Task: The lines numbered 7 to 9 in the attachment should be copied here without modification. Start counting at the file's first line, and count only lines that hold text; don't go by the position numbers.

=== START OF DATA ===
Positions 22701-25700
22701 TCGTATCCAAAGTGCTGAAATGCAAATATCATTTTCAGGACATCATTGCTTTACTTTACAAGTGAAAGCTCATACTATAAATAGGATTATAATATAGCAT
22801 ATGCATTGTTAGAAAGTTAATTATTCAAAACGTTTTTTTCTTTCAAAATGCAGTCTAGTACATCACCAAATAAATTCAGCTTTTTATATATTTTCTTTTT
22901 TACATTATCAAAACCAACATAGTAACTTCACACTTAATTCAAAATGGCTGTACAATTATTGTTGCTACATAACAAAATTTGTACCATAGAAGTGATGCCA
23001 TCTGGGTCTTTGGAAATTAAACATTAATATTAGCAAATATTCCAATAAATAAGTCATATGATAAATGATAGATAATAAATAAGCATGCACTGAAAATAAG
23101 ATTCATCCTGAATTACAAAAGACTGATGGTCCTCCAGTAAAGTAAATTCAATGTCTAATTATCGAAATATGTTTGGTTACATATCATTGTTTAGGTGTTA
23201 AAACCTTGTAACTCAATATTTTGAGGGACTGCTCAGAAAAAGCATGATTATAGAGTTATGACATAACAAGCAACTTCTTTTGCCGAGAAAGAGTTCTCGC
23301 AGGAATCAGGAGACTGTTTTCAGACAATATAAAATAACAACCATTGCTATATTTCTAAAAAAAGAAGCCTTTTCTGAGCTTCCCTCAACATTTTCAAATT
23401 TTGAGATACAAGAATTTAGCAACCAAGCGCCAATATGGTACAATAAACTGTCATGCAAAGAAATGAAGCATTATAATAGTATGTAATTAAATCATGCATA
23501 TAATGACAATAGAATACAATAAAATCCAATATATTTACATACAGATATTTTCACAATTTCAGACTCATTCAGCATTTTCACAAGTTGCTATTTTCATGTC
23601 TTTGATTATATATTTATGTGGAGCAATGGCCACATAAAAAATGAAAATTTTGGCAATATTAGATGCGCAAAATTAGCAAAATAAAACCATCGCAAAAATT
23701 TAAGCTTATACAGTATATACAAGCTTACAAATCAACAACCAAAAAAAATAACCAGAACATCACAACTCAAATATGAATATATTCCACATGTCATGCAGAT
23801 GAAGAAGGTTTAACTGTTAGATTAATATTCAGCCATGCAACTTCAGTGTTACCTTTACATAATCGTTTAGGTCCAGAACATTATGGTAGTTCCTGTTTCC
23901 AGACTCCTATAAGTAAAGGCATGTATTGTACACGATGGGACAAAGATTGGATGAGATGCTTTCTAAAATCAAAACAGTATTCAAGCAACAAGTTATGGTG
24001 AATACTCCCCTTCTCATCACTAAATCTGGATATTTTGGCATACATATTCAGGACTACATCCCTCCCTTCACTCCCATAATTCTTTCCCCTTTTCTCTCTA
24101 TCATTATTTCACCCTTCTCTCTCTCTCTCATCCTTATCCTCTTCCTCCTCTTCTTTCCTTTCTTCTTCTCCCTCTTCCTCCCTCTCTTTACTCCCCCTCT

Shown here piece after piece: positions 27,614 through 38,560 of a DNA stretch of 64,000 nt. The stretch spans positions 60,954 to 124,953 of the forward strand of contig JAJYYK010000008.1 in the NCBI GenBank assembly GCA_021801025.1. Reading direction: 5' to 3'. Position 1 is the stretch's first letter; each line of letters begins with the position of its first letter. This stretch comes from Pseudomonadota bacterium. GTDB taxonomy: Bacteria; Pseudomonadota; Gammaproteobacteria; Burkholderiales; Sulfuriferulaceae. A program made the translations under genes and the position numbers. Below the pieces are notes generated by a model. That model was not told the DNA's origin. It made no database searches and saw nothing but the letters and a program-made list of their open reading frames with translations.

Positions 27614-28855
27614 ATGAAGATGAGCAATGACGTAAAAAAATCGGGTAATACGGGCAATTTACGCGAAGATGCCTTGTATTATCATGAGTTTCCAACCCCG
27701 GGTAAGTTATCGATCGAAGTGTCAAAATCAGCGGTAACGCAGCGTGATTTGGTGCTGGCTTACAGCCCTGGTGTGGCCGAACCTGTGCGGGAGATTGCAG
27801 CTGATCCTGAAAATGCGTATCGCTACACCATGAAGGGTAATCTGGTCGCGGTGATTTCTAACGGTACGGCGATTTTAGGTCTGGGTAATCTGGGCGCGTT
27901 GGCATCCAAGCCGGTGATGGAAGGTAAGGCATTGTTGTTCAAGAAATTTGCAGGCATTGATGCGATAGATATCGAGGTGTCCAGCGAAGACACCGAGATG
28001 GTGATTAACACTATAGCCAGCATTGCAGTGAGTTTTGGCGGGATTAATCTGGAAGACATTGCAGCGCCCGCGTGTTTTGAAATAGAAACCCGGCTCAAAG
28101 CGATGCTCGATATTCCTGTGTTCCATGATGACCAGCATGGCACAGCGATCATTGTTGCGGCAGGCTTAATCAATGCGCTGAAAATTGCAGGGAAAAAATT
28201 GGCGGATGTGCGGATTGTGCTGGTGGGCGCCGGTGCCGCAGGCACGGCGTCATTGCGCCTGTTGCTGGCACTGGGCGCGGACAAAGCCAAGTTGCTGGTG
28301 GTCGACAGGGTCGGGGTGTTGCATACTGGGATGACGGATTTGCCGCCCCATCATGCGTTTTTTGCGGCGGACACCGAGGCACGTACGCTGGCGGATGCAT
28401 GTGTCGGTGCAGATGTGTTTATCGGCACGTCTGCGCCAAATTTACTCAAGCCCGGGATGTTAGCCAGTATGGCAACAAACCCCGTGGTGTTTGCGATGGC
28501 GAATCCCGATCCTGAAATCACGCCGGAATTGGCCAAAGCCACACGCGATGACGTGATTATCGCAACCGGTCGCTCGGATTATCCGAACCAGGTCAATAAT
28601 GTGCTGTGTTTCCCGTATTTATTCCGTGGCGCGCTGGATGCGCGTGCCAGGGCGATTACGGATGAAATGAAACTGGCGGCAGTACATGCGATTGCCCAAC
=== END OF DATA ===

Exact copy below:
23201 AAACCTTGTAACTCAATATTTTGAGGGACTGCTCAGAAAAAGCATGATTATAGAGTTATGACATAACAAGCAACTTCTTTTGCCGAGAAAGAGTTCTCGC
23301 AGGAATCAGGAGACTGTTTTCAGACAATATAAAATAACAACCATTGCTATATTTCTAAAAAAAGAAGCCTTTTCTGAGCTTCCCTCAACATTTTCAAATT
23401 TTGAGATACAAGAATTTAGCAACCAAGCGCCAATATGGTACAATAAACTGTCATGCAAAGAAATGAAGCATTATAATAGTATGTAATTAAATCATGCATA